In Your Share This Week
- Beets, baby mix
- Carrot, mix
- Kale, mix
- Onions, Cortland
- Winter Squash, Butternut & Delicata
Beet, baby mix: We gave you a bag of mixed baby beets that includes red, gold, and Chioggia varieties. The mix is primarily red beets, and the size is great for roasting in halves or boiling whole.
Cabbage: These lovely green cabbages are a type known as a ‘semi-savoy’, which means they have a slightly more crinkled in texture than what you may typically think of when you envision green cabbage. It also a flatter, squat shape, but it still cooks and tastes like a regular green cabbage. We love this type of cabbage because it holds so well in the field through all types of weather conditions, including ice, frost, rain, wind, and heat.
Carrot, mix: This week we blended our standard orange carrots with a purple-skinned variety called ‘Dragon’. Both are tasty either raw or cooked but the purple skins on the Dragon fade when cooked…but another really cool thing happens- the interior flesh turns a darker, richer shade of orange and it looks (and kind of tastes) like a sweet potato. At least that’s what we thought…try it out and see what you think!
Celeriac: Its our very first celeriac of the winter season! You may also know this crop as ‘celery root’ or ‘knob celery’- its a variety of celery that has been cultivated and bred over time in order to produce a large, bulbous root rather than the fleshy stems and leaves we all recognize as celery. This is a great staple for winter soups, stocks, stews, casseroles, and gratins. Celeriac also has tremendous storage life and can last over 6 months in storage so long as the humidity is sufficient, which is why it was probably more common in America several generations ago when putting up food for the winter was a more widespread activity rather than trips to the grocery store. You will want to peel the celeriac before using it; to do that, start by trimming off the top and most of the root mass on the bottom. Now that the bottom is flat, set that on the counter and trim along the sides with your knife. These peelings are indispensable additions to the stock pot!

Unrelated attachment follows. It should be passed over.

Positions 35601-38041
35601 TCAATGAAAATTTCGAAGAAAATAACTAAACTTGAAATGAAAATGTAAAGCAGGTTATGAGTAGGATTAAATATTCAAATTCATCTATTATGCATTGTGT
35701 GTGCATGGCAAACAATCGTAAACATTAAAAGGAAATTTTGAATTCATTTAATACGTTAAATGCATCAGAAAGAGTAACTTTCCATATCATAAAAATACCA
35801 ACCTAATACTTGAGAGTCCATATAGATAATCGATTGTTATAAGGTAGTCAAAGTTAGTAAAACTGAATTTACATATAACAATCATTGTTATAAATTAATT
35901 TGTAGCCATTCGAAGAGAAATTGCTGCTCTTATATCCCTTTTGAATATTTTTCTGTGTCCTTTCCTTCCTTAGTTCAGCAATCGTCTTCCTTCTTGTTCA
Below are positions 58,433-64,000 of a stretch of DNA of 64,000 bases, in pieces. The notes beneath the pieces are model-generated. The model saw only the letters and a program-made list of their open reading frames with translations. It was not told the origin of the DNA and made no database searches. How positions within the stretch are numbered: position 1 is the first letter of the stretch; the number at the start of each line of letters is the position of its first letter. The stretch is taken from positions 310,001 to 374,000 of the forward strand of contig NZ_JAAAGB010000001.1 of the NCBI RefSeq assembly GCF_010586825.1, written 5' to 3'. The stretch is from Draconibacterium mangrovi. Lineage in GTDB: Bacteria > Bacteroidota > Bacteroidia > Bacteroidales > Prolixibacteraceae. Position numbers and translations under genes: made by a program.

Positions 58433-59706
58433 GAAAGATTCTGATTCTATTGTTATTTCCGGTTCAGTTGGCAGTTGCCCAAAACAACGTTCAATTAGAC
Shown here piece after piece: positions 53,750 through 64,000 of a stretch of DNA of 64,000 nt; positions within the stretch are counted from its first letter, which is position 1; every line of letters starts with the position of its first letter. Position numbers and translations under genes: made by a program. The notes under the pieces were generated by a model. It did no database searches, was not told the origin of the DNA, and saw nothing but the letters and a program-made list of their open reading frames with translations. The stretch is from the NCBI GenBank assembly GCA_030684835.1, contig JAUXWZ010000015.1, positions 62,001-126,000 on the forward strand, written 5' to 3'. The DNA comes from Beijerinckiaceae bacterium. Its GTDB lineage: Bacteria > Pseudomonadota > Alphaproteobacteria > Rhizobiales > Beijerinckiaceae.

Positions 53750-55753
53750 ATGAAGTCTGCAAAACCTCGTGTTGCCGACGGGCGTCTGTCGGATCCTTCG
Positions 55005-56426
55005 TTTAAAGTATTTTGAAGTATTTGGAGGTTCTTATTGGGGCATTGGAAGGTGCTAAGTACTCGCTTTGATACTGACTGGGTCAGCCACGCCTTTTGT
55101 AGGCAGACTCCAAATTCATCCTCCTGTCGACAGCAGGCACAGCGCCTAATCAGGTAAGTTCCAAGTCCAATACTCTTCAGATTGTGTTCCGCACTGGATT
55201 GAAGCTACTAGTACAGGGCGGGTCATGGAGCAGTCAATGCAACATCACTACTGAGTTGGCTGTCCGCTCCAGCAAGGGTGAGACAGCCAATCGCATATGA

Kale, mix: Viva diversity!!! This bag of kale mix features most of the kale varieties that we grow. We skipped washing the kale in order to avoid cracking, bruising, and the like- so we recommend giving it a rinse before eating just in case it has any soil splattered on the undersides from the rain. You’ll find red, purple, green, crinkled, smooth, wavy, ruffled…you can rough chop it all together for cooking, or if you want to have a kale taste-off you can try each type on its own and see how it cooks and tastes. I’ve used the super ruffled green (a winterbor kale) in the past for raw ‘massaged’ kale salad and I hear its good for kale chips too. If you’re wondering what exactly massaged kale salad is, pay a visit to this website for a base recipe and some excellent variations.